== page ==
U.S., South Korea, Japan military chiefs meet on Oahu to discuss North Korean threat
September 19, 2017 | 89° | Check Traffic

Top News

U.S., South Korea, Japan military chiefs meet on Oahu to discuss North Korean threat

  • COURTESY PHOTO

    At left, Japan Maritime Self-Defense Force Adm. Kawano Katsutoshi, chief of staff of the Japanese Self-Defense Force; Gen. Joseph F. Dunford, chairman of the U.S. Joint Chiefs of Staff, center; and Adm. Harry B. Harris Jr., head of U.S. Pacific Command, discuss North Korean actions via video teleconference with South Korea Army Gen. Lee Sun-Jin, chairman of South Korea’s Joint Chiefs of Staff, at a meeting today on Oahu.

The chairman of the U.S. Joint Chiefs of Staff met in Hawaii today with South Korean and Japanese chiefs of defense to discuss increasing North Korean nuclear and missile threats, U.S. Pacific Command said.

“The three chiefs of defense reconfirmed that North Korea’s fourth nuclear test and long-range missile launch were direct violations of U.N. resolutions as well as serious provocations against the international community and agreed to firmly respond to the acts utilizing trilateral information sharing,” the command said. “The senior military leaders also agreed to coordinate further on mutual security issues to enhance peace and stability in the region.”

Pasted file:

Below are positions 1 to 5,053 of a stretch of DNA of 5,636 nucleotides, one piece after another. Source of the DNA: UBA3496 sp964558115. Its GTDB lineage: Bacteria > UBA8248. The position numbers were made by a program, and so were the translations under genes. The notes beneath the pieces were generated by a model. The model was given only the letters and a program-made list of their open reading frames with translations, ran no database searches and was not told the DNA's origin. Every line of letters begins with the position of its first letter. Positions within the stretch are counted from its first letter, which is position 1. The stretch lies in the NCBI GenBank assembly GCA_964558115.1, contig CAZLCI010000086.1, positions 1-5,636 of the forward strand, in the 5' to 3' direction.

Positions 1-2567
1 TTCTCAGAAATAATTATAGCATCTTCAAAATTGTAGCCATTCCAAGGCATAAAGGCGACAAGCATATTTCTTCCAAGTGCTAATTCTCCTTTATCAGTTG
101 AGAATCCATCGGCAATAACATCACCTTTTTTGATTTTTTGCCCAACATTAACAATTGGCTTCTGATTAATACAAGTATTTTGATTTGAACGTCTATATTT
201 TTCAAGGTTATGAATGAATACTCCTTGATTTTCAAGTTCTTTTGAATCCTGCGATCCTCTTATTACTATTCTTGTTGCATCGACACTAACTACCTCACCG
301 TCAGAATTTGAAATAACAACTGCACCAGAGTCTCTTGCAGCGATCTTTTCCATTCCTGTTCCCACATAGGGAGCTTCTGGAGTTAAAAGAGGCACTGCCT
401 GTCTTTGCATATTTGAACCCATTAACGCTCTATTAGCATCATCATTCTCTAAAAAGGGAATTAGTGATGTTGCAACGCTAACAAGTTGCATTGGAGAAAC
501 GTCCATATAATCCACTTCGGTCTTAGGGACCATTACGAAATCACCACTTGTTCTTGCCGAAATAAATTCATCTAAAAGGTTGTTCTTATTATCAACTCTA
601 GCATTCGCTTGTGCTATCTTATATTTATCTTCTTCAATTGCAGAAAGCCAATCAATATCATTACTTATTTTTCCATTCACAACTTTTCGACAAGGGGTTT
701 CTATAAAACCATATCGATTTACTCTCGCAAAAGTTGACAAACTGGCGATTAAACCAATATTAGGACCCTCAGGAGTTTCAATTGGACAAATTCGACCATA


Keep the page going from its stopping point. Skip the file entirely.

U.S. Marine Corps Gen. Joseph F. Dunford, chairman of the U.S. Joint Chiefs, hosted Republic of Korea Army Gen. Lee Sun-Jin, chairman of that country’s joint chiefs of staff, and Japan Maritime Self-Defense Force Adm. Kawano Katsutoshi, chief of staff of the Japanese Self-Defense Force, at the trilateral meeting.

Adm. Harry B. Harris Jr., head of Pacific Command, also was part of the talks at Camp H.M. Smith.

The session was the second between the defense chiefs of the United States, South Korea and Japan since July 2014, U.S. Pacific Command said.

Lee joined the U.S. and Japanese military leaders in Hawaii from Seoul via video teleconference “in order to maintain a readiness posture in the peninsula due to North Korea’s January nuclear test and their recent long-range missile launch Feb. 7,” said the U.S. command, which is headquartered at Camp H.M. Smith.

U.S. Pacific Command said over the weekend that U.S. military systems detected and tracked the North Korean missile launch into space.

“At no time was the missile or the resultant debris a threat to the United States or its allies,” the command said.

South Korea and the United States are in talks to possibly locate a Terminal High Altitude Area Defense system in South Korea to counter threats from the North.

The U.S. Missile Defense Agency said THAAD provides “a globally transportable, rapidly deployable capability to intercept and destroy ballistic missiles inside or outside the atmosphere during their final, or terminal, phase of flight.”

No comments

Leave a Reply

By participating in online discussions you acknowledge that you have agreed to the TERMS OF SERVICE. An insightful discussion of ideas and viewpoints is encouraged, but comments must be civil and in good taste, with no personal attacks. Because only subscribers are allowed to comment, we have your personal information and are able to contact you. If your comments are inappropriate, you may be banned from posting. To report comments that you believe do not follow our guidelines, email commentfeedback@staradvertiser.com.